Actually, I’ve always wanted to write a prequel.    I want to go back to the 1950s, when the adults in the play, Maria’s mother, Olga; her uncle Manolo and her aunt Norma were children.  Although Olga came to live in the United States after the famous Marine Tiger migration, I want to show the story of the Puerto Ricans of my parents’ generation — what it was like for those that left Puerto Rico and came to live in the United States and what happened to those that stayed behind.   There’s a story there, it’s been percolating for years.

CS: In the age of a monster hit like HAMILTON, do you think the landscape has changed for Boricua and Nuyorican artists? Less opportunities, more opportunities, different concerns, or goals?

CR: I think anytime there’s a piece of theatre and/or a new artist that makes waves as HAMILITON and Lin Manuel Miranda have, it’s a huge step forward…. not only for Nuyorican or Latino artists, but for all artists.  HAMILTON has changed the theatrical landscape for sure.  But we shouldn’t depend on one experience to all of sudden make things better.  We (myself included) have a false expectation that one show or one artist is going to open the floodgates and that’s not reality.   There are more producers willing to take a chance on new work now, because there is the realization that there is an audience that enjoys diverse work.  But it’s still an uphill battle, it still show business, it’s still tough to get in and it’s tough for people of all backgrounds. The hardest part is finding somebody that will say “yes.”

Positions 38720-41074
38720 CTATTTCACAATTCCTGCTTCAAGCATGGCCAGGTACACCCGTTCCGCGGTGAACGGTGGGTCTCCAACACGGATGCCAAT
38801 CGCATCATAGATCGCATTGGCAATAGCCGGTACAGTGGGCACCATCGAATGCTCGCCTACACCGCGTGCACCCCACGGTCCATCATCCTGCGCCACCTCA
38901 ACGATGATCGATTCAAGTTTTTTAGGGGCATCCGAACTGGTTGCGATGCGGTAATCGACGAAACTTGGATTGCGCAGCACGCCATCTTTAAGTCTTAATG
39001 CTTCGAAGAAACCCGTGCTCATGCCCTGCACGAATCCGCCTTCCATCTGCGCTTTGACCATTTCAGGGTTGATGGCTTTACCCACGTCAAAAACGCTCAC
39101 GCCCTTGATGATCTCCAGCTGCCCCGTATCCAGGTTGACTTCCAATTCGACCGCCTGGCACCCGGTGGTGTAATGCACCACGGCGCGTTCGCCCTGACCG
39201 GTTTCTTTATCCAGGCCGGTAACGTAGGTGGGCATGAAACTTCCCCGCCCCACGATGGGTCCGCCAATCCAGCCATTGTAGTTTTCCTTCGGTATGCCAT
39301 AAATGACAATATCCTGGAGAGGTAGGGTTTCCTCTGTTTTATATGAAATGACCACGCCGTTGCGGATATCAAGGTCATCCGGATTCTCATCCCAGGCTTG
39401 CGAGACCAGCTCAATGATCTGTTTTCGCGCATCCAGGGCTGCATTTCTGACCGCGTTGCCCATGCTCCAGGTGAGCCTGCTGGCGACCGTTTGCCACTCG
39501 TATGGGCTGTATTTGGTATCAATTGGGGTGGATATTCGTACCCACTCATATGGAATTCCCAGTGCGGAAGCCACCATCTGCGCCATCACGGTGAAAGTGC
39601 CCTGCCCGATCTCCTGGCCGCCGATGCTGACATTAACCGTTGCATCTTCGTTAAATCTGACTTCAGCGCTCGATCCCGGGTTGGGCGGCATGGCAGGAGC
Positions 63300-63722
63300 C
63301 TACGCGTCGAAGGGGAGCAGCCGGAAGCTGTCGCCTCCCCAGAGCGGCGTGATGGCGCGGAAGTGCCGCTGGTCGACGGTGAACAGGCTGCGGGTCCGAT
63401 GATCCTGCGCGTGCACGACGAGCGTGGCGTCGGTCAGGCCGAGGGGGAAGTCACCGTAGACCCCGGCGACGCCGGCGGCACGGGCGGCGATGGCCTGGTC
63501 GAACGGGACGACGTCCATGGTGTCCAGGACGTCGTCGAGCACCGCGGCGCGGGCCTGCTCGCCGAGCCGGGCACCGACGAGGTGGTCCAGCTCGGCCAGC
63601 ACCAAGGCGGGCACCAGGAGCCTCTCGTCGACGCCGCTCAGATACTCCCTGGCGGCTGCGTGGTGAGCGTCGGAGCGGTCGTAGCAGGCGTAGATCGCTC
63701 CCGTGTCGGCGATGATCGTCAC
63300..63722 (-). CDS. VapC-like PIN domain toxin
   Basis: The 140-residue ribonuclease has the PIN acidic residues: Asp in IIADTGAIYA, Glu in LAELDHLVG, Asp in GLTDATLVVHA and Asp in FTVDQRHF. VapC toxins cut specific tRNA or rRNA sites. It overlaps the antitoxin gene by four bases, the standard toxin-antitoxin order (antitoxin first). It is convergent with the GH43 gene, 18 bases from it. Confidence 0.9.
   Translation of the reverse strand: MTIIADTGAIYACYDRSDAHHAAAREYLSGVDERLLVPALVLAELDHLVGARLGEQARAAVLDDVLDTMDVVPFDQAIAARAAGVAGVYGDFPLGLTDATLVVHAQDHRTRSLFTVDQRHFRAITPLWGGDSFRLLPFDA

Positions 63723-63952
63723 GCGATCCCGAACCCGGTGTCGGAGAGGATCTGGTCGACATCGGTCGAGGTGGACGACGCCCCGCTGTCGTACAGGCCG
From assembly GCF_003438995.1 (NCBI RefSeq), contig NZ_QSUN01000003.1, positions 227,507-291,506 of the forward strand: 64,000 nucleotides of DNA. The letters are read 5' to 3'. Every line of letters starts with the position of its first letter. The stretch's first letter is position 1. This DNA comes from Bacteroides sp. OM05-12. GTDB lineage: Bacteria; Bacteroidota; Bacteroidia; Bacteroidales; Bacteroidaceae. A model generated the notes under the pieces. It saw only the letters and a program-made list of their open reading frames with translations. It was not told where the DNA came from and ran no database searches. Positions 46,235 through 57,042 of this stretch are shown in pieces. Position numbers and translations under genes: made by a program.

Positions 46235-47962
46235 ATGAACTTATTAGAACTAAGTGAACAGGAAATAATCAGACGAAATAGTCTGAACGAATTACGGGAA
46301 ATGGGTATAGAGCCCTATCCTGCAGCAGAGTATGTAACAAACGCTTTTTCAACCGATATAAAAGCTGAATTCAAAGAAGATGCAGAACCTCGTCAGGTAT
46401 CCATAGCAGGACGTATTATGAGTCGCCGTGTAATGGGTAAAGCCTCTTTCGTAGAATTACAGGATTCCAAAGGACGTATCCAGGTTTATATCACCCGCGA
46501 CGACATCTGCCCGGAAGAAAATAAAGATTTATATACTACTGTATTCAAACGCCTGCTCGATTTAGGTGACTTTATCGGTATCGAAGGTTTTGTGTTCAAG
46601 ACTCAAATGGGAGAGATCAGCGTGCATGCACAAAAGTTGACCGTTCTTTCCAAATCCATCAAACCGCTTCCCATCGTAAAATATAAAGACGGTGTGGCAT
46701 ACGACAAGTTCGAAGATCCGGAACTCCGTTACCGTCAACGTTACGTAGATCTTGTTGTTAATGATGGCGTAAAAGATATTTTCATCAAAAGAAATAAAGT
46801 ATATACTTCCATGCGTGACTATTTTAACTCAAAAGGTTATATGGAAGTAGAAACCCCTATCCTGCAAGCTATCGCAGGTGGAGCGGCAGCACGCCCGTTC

CS: What lessons would you like to impart to next generation of writers from your success with LA GRINGA?

CR: When I speak to young writers, I always tell them — write, write, write and send your plays out and then write again and then rewrite and then dream and then write some more.  And even more importantly — don’t listen to negativity; don’t be around people who are not happy for you when you are happy and who won’t give you a hug when you’re sad.